2) personally, i would forgo the powerscore class (since their stuff is essentially already in their published books) and just read the books yourself. i think it is generally wise to hire a tutor as opposed to taking a class not only because i am a tutor myself, but because you can get significantly more value from each dollar through tutoring. you can hone on your individual strengths and weaknesses, rather than learn with 'the herd', so to speak. word of warning though, be very careful in selecting a tutor, it is a sizable investment and there are definitely some bad tutors out there. most tutors offer the first hour free, so i would recommend shopping around and choosing a tutor that you like. you'll be happier, you'll get more out of it, your score will likely reflect these things.

hope this helps.

elsattutor

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Re: Question regarding LSAT class/tutor
« Reply #4 on: March 01, 2010, 04:12:56 PM »

As to a tutor, I'd be inclined toward the opposite.  Unless you have someone with significant credentials, and unless you've exhausted every practice LSAT there is . . . unlikely, of course . . . the added value of a tutor is probably marginal.  Still, I hesitate to recommend against it, so if you are so inclined, give that person a try.  But remember that the key is not some "inside secret," but rather the mental exercise that comes with practice test after practice test.

Best of luck . . .


i disagree with this bit here. i think a tutor isn't really worth it if you are acquiring a tutor through a major prep test company (like testmasters, kaplan, or something) since it will cost probably over 100 an hour, but if you find a tutor through craigslist (or a friend) then you can find a decent tutor in the neighborhood of 40 to 50 dollars an hour. at that cost, i believe it is silly to take a class, when you could probably get the entire class taught to you individually in significantly less time than a 20-30 person class.

Seatown42

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Re: Question regarding LSAT class/tutor
« Reply #5 on: March 02, 2010, 12:56:25 AM »
Thanks for all the responses.  I guess my question is a bit subjective hence it relies much on personal preference.  But again thanks for the ideas!   

LSAT TUTOR

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Re: Question regarding LSAT class/tutor
« Reply #6 on: March 02, 2010, 04:56:47 PM »
PROFESSOR/ATTORNEY WITH OVER FIFTEEN YEARS OF LSAT TUTORING EXPERIENCE IS AVAILABLE TO TUTOR. I TEACH ALL THREE SECTIONS OF THE TEST INCLUDING TIMING AND STAMINA. I TAILOR MY TEACHING TO YOUR INDIVIDUAL NEEDS. I HAVE A FORMULA TO ANSWER EACH TYPE OF QUESTION ON THE TEST WITHIN THE TIME GIVEN. I STRUCTURE THE HOMEWORK AND STUDY PLAN. I ALSO TEACH YOU HOW TO LEARN FROM AND CORRECT THE MISTAKES YOU MAKE ON THE HOMEWORK. I PROVIDE A STRATEGY FOR THE DAY OF THE TEST THAT IS ALSO TAILORED TO YOUR INDIVIDUAL NEEDS. I TAKE THE TEST ONCE A YEAR TO STAY CURRENT. THE MAJORITY OF MY STUDENTS RECEIVE SCORES OF 160 AND ABOVE. I MAY BE REACHED AT []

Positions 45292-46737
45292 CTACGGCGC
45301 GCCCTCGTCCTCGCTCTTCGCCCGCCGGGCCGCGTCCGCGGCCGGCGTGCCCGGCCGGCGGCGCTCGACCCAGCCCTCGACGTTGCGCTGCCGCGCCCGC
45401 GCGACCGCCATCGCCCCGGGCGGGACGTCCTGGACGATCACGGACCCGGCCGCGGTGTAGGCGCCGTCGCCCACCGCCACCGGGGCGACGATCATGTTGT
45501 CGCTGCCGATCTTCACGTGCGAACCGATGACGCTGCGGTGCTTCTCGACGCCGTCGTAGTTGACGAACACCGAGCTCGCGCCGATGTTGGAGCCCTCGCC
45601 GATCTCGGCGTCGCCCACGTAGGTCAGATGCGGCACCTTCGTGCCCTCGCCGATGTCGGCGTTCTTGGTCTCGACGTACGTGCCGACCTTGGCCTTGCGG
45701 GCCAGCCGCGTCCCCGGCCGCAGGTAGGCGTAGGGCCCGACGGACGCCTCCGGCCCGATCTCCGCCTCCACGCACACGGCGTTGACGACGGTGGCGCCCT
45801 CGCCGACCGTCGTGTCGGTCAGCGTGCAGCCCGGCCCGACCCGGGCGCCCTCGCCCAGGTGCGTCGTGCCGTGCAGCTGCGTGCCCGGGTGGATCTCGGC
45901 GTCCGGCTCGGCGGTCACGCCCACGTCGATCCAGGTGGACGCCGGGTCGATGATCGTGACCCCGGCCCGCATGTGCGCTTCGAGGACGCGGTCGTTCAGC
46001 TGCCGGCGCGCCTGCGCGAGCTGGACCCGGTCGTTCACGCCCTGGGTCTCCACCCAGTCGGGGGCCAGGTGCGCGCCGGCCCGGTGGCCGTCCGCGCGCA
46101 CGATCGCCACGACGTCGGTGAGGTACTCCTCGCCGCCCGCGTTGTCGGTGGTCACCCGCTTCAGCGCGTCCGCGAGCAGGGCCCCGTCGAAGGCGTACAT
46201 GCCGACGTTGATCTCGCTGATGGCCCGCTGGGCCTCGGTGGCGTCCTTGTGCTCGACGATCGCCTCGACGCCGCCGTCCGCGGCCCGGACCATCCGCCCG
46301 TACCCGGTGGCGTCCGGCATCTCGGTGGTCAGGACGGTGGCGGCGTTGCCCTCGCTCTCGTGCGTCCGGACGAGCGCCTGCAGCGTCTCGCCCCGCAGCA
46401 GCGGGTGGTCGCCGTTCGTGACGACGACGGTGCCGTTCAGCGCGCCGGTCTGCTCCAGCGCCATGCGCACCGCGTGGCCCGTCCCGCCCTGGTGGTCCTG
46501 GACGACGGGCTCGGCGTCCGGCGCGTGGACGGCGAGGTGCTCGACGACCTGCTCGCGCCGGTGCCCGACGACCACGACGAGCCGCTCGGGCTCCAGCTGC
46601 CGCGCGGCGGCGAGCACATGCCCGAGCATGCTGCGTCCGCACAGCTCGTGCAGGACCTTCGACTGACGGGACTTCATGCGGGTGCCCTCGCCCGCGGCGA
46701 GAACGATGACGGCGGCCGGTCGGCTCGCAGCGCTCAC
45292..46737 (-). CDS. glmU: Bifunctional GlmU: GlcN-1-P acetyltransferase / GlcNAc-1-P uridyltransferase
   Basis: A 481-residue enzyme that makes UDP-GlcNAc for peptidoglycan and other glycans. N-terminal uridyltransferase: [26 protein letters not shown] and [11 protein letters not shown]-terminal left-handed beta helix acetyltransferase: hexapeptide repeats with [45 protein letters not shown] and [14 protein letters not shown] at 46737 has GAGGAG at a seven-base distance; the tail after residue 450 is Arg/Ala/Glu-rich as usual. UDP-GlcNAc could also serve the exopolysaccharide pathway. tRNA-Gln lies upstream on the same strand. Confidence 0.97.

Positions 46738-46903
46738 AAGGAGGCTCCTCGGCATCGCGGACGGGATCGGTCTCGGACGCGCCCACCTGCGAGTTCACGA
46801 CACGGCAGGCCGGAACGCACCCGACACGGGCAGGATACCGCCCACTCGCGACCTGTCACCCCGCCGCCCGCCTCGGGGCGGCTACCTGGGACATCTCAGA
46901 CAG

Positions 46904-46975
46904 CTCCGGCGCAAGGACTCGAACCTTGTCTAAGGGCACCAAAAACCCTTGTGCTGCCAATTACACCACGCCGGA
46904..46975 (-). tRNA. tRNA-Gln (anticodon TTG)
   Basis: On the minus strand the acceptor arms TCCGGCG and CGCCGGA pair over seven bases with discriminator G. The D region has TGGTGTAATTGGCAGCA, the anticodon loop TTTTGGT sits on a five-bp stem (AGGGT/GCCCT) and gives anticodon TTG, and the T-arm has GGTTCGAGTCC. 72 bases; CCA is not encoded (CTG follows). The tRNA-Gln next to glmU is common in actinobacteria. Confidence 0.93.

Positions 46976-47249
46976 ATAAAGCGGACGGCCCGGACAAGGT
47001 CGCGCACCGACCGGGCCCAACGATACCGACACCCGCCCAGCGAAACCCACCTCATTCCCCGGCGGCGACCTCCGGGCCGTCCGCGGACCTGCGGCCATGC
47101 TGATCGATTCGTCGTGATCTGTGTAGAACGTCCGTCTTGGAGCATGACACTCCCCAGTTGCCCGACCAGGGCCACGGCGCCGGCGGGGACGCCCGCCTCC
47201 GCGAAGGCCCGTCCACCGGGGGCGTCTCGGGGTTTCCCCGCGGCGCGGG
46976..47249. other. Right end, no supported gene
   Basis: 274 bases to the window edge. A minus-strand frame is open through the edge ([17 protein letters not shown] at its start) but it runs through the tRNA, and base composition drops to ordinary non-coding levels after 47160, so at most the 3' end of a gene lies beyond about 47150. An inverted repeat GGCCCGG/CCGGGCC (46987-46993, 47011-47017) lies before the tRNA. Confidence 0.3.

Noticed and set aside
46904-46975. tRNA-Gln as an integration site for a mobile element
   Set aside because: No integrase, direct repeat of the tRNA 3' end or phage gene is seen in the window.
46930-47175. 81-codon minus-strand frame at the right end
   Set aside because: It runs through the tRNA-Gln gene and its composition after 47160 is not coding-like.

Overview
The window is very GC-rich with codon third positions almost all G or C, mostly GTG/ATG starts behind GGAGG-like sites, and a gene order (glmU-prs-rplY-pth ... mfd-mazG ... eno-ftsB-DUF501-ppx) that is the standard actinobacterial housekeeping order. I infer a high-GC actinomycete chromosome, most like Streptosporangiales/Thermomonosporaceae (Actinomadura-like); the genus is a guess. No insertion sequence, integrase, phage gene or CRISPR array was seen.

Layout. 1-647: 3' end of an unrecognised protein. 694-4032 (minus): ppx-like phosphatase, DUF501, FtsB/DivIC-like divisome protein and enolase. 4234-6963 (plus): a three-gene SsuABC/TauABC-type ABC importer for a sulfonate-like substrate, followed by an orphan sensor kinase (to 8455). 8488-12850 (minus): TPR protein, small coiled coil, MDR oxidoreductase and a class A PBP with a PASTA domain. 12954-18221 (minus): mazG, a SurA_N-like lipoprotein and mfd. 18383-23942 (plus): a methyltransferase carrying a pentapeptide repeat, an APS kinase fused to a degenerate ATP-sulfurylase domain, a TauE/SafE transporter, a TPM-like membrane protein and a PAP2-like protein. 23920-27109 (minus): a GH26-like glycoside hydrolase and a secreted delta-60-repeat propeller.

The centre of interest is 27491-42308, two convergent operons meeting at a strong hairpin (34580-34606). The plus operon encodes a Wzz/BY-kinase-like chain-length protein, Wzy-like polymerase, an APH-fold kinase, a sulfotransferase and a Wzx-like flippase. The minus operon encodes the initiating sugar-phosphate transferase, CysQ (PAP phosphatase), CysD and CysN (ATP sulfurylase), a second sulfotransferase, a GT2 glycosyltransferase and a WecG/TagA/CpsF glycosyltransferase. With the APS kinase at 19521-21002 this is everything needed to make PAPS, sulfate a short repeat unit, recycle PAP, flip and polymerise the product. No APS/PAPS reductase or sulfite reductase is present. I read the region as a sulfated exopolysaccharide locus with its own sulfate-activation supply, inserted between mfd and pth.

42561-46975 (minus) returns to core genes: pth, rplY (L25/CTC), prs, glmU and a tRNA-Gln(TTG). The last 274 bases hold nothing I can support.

--post edited by EC

mabbas

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Re: Question regarding LSAT class/tutor
« Reply #7 on: March 02, 2010, 05:04:15 PM »
why are you shouting?

Julie Fern

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Re: Question regarding LSAT class/tutor
« Reply #8 on: March 02, 2010, 05:58:10 PM »
it one of those nigerian send-me-money things.

Thane Messinger

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Re: Question regarding LSAT class/tutor
« Reply #9 on: March 02, 2010, 11:18:05 PM »

i disagree with this bit here. i think a tutor isn't really worth it if you are acquiring a tutor through a major prep test company (like testmasters, kaplan, or something) since it will cost probably over 100 an hour, but if you find a tutor through craigslist (or a friend) then you can find a decent tutor in the neighborhood of 40 to 50 dollars an hour. at that cost, i believe it is silly to take a class, when you could probably get the entire class taught to you individually in significantly less time than a 20-30 person class.


What follows isn't exactly a disagreement, but points instead to one of the main problems in this area:  these are not either/or scenarios.  It's possible to avoid both tutors and prep classes.  It's possible to avoid both and get a 180, or something close to that.  Possible, but for most, not likely.  As a matter of mathematics, a 180 or close to it?  On one's own?  Realistically?  Improbable.  Moreover, while possible (even if unlikely), the real question is whether a given applicant might have gotten a higher score with a more structured approach.  Answer?  Probably yes.  If you've a 173 and were hoping for Yale, without something else those extra points would have come mighty handy.

As between a class or a tutor, again there are numerous variables.  If the "class" is something that's a haphazard outreach program offered by someone who couldn't know or care less about helping students, then that time is worse that wasted; it will set bad habits in motion, almost certainly hurting.  Likewise with a tutor.  I would assume most are not like this, but the challenge for anyone is to know the difference.

Thus, in seeking a program, you want something with a structure (and, unfortunately, cost) that rivals a graduate course.  A hard graduate course.  In seeking a tutor, if that's your wish and you have the money for it, even greater care is needed.

Honestly, I see this as a effort cascade of sorts:  

Everyone should spend a LOT of time with self-study, even if they take a course.

Everyone should take a course, even if it's a financial stretch.  If it helps even just a little, in most cases it's well worth it.  In most cases, it's well worth it.

Finally, even if one hires a tutor, one should also do a LOT of self-study, and ALSO take a course.  This might seem a bit over-the-top, but if there is strong advice in here, this is it:  there is no such thing as too much preparation for the LSAT.  Neither a class nor a tutor should be seen as the solution, but rather as one or two of three tools in the LSAT toolchest.  The most important tool: taking LSAC practice tests until you can see them in your sleep.

And you thought the LSAT would be no fun at all.